We made major upgrades to the infrastructure of one of the biggest e-commerce projects in the Czech Republic and Slovakia: GymBeam. And they’re not just some minor improvements – we exchanged all the hardware in the application part of their cluster and installed the extra powerful servers (8 of those bad boys in total). 

How did the installation go, what does it mean for GymBeam, which advantages do EPYC servers provide, and should you be thinking of this upgrade yourself? You’ll find out all that and more in this article. 

What’s so epic about EPYC servers?

Until recently, we’ve been focusing on Intel Xeon processors at vshosting~. These have been dominating (not only) the server product market for many years. In the last couple of years, however, the significant improvement in portfolio and manufacturing technologies of the AMD (Advanced Micro Devices) company caught our attention.

This company newly offers processors that offer a better price/performance ratio, a higher number of cores per CPU, and better energy management (among other things thanks to a different manufacturing technology – AMD Zen 2 7nm vs. Intel Xeon Scalable 14nm). These processors are installed in the AMD EPYC servers we have used for the new GymBeam infrastructure.

AMD EPYC servers processors

They are the most modern servers with record-breaking processors with up to 68 cores and 128 threads (!!!). Compared to the standard Intel Xeon Scalable, where we offer processors with a maximum of 28 cores per CPU, the volume of computing cores is more than double.

The EPYC server processors are manufactured using the 7 nm process and the multiple-chipsets-per-case method, which allows for all 64 cores to be packed into a single CPU and ensure a truly noteworthy performance.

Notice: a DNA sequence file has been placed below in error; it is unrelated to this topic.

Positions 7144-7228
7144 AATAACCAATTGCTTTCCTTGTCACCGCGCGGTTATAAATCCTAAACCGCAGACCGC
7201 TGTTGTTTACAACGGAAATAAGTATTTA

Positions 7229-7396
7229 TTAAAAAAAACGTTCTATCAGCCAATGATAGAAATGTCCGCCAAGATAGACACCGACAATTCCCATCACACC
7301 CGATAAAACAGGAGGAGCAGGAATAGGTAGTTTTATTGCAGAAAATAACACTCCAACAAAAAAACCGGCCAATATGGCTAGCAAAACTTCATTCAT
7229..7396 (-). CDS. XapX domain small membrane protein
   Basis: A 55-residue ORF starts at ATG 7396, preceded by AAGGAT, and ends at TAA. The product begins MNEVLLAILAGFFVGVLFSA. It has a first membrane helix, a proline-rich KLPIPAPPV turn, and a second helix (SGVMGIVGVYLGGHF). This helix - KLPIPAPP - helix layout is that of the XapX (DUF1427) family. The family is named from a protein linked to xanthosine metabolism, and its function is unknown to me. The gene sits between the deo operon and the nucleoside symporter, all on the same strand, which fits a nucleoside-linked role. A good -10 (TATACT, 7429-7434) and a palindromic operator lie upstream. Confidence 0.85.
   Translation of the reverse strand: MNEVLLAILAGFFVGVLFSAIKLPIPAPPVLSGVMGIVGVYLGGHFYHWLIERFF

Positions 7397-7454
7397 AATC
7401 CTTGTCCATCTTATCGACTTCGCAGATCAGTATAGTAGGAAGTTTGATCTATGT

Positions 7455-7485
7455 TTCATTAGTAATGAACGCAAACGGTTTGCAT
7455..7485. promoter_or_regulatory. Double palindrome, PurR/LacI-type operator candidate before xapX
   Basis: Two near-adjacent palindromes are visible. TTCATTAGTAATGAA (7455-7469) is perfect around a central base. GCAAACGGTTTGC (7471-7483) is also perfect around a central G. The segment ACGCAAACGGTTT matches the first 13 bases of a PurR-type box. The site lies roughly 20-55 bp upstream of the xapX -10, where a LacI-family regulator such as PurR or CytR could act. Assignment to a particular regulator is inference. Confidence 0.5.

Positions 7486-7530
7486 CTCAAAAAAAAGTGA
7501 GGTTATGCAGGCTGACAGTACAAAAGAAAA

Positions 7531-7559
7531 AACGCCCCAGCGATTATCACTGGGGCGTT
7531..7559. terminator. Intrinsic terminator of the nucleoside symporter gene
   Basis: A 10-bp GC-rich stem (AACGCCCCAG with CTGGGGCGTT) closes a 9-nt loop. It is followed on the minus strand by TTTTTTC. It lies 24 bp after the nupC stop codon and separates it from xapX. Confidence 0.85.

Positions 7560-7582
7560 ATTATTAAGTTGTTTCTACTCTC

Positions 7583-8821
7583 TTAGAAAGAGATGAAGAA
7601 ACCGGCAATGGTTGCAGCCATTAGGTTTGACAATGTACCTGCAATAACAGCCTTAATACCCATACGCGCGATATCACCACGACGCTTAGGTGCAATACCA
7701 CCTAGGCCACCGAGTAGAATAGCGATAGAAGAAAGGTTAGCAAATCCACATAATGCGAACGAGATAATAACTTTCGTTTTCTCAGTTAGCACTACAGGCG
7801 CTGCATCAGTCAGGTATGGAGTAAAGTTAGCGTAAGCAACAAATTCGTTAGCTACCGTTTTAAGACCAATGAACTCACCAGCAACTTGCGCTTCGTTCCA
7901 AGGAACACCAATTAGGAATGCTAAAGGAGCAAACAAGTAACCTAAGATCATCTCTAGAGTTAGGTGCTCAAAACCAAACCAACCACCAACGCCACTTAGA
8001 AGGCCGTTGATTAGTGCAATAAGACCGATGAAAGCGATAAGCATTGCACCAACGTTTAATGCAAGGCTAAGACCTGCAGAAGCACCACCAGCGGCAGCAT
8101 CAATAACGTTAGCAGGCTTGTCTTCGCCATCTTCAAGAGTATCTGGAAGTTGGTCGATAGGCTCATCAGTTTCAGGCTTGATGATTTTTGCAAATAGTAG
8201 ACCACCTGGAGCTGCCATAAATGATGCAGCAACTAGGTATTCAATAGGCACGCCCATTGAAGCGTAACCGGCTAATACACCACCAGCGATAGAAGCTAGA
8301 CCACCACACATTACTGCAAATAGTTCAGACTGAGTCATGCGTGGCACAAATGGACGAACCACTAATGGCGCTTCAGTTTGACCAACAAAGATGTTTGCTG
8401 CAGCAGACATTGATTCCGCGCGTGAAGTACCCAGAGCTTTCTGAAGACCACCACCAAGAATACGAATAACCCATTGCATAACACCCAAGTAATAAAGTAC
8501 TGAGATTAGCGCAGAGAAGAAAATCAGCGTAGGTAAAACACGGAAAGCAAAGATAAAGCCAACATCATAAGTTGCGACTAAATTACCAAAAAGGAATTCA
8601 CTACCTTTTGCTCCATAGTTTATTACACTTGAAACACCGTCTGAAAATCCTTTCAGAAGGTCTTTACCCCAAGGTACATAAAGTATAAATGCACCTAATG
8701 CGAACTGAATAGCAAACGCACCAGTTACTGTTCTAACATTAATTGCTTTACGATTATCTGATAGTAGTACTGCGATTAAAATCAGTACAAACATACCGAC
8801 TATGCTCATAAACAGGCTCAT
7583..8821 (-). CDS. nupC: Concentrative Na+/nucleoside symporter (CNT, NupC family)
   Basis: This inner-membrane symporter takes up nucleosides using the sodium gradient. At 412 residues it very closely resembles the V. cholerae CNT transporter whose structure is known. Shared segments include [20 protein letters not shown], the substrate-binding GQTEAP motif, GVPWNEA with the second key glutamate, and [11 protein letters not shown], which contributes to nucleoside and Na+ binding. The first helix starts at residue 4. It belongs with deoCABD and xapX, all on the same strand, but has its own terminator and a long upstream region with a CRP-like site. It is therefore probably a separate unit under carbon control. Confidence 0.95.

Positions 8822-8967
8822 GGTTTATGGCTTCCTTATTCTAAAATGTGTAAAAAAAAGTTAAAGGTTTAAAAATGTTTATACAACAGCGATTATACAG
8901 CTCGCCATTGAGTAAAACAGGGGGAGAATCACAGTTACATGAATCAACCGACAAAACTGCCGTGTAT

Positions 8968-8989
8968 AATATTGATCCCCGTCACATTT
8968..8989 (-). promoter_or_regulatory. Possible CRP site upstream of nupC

How did the installation go

The installation of the first servers based on this new platform went flawlessly. Our first step was a careful selection of components and platform unification for all of the future installations. The most important part at the very beginning was choosing the best possible architecture of the platform together with our suppliers and specialists. This included choosing the best chassis, server board, peripherals including the more powerful 20k RPM ventilators for sufficient cooling, etc.  We will apply this setup going forward on all future AMD EPYC installations. We were determined for the new platform to reflect the high standard of our other realizations – no room for compromise. 

EPYC server platform

As a result, the AMD EPYC servers joined our “fleet” without a hitch. The servers are based on the chassis and motherboards from the manufacturer SuperMicro and we can offer both 1Gbps and 10Gbps connection and connection of hard disks both on-board and with the help of a physical RAID controller according to the customer’s preferences. We continue to apply hard drives from our offer, namely the SATA3 // SAS2 or PCI-e NVMe. Read more about the differences between SATA and NVMe disks.

Because this is a new platform for use, we have of course stocked our warehouse with SPARE equipment and are ready to use it immediately should there be any issue in production.

Advantages of the hardware for GymBeam’s business

The difference compared to the previous processors from Intel is huge: besides the larger number of cores, even the computing power per core is higher. Another performance increase is caused by turning on the Hyperthreading technology. We turn this off in case of the Intel processors due to security reasons but in case of the AMD EPYC processors, there’s no reason to do so (as of yet anyway). 

The result of the overall increase in performance is, firstly, a significant acceleration in web loading due to higher performance per core. This is especially welcomed by GymBeam customers, for whom shopping in the online store has now become even more pleasant. Speeding up the web will also improve SEO and raise search engine “karma” overall.